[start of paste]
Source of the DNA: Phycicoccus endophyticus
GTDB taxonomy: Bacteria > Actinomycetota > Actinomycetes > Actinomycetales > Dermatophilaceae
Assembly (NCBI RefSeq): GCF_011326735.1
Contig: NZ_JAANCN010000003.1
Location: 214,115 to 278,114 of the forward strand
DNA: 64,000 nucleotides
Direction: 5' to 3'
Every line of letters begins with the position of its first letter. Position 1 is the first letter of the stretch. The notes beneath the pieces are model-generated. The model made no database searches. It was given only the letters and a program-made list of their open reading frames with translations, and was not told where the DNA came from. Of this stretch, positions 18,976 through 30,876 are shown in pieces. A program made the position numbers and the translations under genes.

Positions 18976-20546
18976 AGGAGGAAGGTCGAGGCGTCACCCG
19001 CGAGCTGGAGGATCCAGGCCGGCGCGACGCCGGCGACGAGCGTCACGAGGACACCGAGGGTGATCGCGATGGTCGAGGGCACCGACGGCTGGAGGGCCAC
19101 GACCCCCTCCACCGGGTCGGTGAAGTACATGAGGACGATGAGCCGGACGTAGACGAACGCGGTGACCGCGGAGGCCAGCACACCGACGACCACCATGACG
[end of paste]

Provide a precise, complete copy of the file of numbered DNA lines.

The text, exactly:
Source of the DNA: Phycicoccus endophyticus
GTDB taxonomy: Bacteria > Actinomycetota > Actinomycetes > Actinomycetales > Dermatophilaceae
Assembly (NCBI RefSeq): GCF_011326735.1
Contig: NZ_JAANCN010000003.1
Location: 214,115 to 278,114 of the forward strand
DNA: 64,000 nucleotides
Direction: 5' to 3'
Every line of letters begins with the position of its first letter. Position 1 is the first letter of the stretch. The notes beneath the pieces are model-generated. The model made no database searches. It was given only the letters and a program-made list of their open reading frames with translations, and was not told where the DNA came from. Of this stretch, positions 18,976 through 30,876 are shown in pieces. A program made the position numbers and the translations under genes.

Positions 18976-20546
18976 AGGAGGAAGGTCGAGGCGTCACCCG
19001 CGAGCTGGAGGATCCAGGCCGGCGCGACGCCGGCGACGAGCGTCACGAGGACACCGAGGGTGATCGCGATGGTCGAGGGCACCGACGGCTGGAGGGCCAC
19101 GACCCCCTCCACCGGGTCGGTGAAGTACATGAGGACGATGAGCCGGACGTAGACGAACGCGGTGACCGCGGAGGCCAGCACACCGACGACCACCATGACG